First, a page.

ABLE: An Account to Overcome the SSI Resource Limit for Adults with Disabilities

Living with a disability can be difficult and costly. Adults who receive benefits from the Social Security Administration because of disability often are challenged to improve their life circumstances because of a $2,000 resource limit. This limit means that a person receiving payments from Supplemental Security Income (SSI) or the Social Security Disability Insurance (SSDI) program cannot have a bank account balance or any other resources on hand that exceed $2,000, without losing part of their benefit.

Savings of $2,000 or less can be limiting for someone who might want to move into a new home, invest in a vehicle or save for higher education or a vocational training program.

The government provides a way for individuals with disabilities to overcome this barrier and save money. The Stephen Beck Jr. ABLE (Achieving a Better Life Experience) Act of 2014 allows individuals to save up to $15,000 annually without losing benefits. ABLE is modeled after college savings plans. The savings and/or investment account bypasses the SSI resource limit and can grow interest tax-free.

There are some restrictions:

  • The account holder must meet criteria for a disability that began before age 26.
  • The account may not receive more than $15,000 per year.
  • If the account balance exceeds $100,000, Social Security benefits are impacted.
  • Most accounts have a total lifetime balance limit of $500,000.

ABLE account money may not be spent on just anything. Generally, the account funds can be used to pay for expenses that may help improve independence or quality of life.

Here are a few examples of qualifying expenses: 

  • Housing
  • Education
  • Transportation
  • Personal assistance
  • Assistive technology
  • Health and wellness
  • Employment training and support

Savings in an ABLE account are insured by the Federal Deposit Insurance Corporation (FDIC). A chosen percentage of funds in the account may also be allocated as uninsured investment money. The account holder can choose a low-, median-, or high-risk investment strategy. Low-risk is the safest, most conservative option, with the lowest possibility for return. A high-risk investment might make more money but also could lose more. A median-risk investment is somewhere in between. Based on the account holder’s choice, the money is automatically allocated into some combination of stocks, bonds, and mutual funds.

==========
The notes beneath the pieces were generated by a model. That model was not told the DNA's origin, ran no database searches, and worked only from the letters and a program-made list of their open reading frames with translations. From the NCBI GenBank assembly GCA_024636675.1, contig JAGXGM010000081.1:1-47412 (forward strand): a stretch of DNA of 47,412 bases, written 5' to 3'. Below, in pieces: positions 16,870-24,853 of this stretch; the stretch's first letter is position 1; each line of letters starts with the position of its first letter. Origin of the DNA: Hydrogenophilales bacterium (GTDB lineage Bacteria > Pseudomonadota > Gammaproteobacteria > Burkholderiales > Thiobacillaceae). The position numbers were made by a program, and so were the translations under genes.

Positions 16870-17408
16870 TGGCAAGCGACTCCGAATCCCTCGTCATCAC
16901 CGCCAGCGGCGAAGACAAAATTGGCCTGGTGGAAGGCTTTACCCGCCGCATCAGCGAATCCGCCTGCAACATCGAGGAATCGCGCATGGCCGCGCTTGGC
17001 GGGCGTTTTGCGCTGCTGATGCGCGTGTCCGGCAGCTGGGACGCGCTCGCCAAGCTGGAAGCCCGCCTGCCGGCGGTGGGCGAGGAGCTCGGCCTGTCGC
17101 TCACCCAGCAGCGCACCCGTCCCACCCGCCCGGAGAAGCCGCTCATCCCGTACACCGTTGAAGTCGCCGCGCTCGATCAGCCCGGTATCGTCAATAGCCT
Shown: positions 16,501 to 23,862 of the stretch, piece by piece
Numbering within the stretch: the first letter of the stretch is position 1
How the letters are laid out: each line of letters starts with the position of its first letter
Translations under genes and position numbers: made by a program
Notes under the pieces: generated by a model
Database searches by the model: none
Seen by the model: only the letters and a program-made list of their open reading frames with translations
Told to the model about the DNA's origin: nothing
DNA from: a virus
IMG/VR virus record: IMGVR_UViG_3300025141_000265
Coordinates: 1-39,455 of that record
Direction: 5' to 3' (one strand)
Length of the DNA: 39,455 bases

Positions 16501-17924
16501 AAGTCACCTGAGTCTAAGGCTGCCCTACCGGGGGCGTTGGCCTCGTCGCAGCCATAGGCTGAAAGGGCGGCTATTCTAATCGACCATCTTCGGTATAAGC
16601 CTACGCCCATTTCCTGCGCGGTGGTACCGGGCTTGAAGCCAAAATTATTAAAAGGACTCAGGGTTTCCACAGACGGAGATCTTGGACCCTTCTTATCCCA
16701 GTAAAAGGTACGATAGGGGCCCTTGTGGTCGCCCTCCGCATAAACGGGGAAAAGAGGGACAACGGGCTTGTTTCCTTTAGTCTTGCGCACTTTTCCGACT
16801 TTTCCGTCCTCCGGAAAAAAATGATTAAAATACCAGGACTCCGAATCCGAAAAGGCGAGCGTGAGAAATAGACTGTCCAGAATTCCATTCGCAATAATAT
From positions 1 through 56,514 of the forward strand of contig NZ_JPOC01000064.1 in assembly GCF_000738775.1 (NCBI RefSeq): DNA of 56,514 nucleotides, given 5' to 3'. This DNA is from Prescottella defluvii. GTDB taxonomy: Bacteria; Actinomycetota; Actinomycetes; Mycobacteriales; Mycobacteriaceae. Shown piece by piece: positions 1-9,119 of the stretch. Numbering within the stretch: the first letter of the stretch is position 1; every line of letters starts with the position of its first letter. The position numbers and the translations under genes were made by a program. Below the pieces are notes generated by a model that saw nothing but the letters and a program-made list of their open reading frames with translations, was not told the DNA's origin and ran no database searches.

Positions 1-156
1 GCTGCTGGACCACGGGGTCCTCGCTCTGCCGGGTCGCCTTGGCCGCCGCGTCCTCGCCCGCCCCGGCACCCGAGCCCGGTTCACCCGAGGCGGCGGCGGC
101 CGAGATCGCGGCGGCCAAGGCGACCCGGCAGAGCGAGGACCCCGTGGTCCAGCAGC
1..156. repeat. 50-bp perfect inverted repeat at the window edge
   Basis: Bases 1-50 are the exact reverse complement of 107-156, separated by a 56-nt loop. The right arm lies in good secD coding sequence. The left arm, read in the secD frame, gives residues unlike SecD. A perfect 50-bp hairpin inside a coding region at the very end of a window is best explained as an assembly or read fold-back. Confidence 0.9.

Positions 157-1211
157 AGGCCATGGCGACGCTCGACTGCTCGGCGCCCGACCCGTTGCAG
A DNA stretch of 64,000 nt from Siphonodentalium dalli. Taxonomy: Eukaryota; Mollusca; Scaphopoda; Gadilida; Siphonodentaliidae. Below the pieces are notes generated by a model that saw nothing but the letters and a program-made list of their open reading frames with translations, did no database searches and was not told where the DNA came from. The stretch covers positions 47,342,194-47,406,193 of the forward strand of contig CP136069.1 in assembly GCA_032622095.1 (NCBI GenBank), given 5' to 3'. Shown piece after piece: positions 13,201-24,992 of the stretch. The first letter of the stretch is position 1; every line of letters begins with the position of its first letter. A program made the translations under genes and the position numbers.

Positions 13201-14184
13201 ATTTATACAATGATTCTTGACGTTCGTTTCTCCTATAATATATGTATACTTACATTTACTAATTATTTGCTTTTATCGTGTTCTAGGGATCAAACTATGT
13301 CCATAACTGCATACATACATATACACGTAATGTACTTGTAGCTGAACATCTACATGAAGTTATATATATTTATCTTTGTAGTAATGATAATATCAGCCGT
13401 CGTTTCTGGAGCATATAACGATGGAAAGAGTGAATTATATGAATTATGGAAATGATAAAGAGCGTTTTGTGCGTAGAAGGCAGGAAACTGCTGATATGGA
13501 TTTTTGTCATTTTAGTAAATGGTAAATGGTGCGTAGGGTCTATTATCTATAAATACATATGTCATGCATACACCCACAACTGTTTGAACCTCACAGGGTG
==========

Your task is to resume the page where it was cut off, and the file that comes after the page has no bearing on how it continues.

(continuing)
An individual considering these options may want to consider how long the money will be in the market and risk tolerance. ABLE does warn that invested money is not insured and that money, including principle, may be lost over the course of an investment period.

Although the program was federally enacted, ABLE is state-run. Washington’s program opened for enrollments in July 2018. So far, enrollments have been low, with the State Department of Commerce reporting that only a few hundred people have opened accounts. Commerce estimates about 30,000-50,000 people in Washington are eligible for the ABLE Savings Plan and have the financial assets to open an account.

The Columbian newspaper in Vancouver recently included an article about the ABLE program and quoted Peter Tassoni, commerce disability workgroup manager: “I had hopes we’d have higher enrollment rates. I thought there would be more of a backlog of people wanting to join the program.”

Forty-one states and the District of Columbia have ABLE Savings Plans. Oregon’s plan was a year and a half ahead of Washington’s, so some Washingtonians signed up early through that option or through the national ABLE For ALL Savings Plan.

Individuals can shop around for the best program to meet their needs, and some states accept clients from all 50 states, including Virginia, Ohio, Nebraska, and Tennessee. Virginia is among a few states that issue a debit card for the account. The ABLE National Resource Center provides a toolkit for reviewing the various state programs to find the best fit.

The account holder, family and friends can deposit funds into the account using post-taxed dollars. Contributions are not federally tax deductible; however, some states may allow for state income-tax deductions for contribution made to an ABLE account.

One way to apply is to type “Open an ABLE account” into a search engine. If you also type the name of the state, you can find links that will take you directly to that program.  Washington’s ABLE Savings Plan links directly to a clickable form to determine eligibility. 

Here are additional resources for more information:

Washington ABLE Savings Plan: WashingtonStateABLE.com, Phone: 1-844-600-2253 from 9 a.m. to 5 p.m. or 1-844-888-2253 (TTY) from 6 a.m. to 5 p.m. Monday to Friday.

Oregon ABLE Savings Plan: OregonABLESavings.com, Phone: 1-844-999-2253 from 9 a.m. to 5 p.m. or 1-844-888-2253 (TTY) from 6 a.m. to 5 p.m. Monday to Friday.

ABLE For ALL Savings Plan (national plan): AbleForAll.com, Phone: 1-844-394-2253 from noon to 5 p.m. or 1-844-888-2253 (TTY) from noon to 5 p.m. Monday to Friday.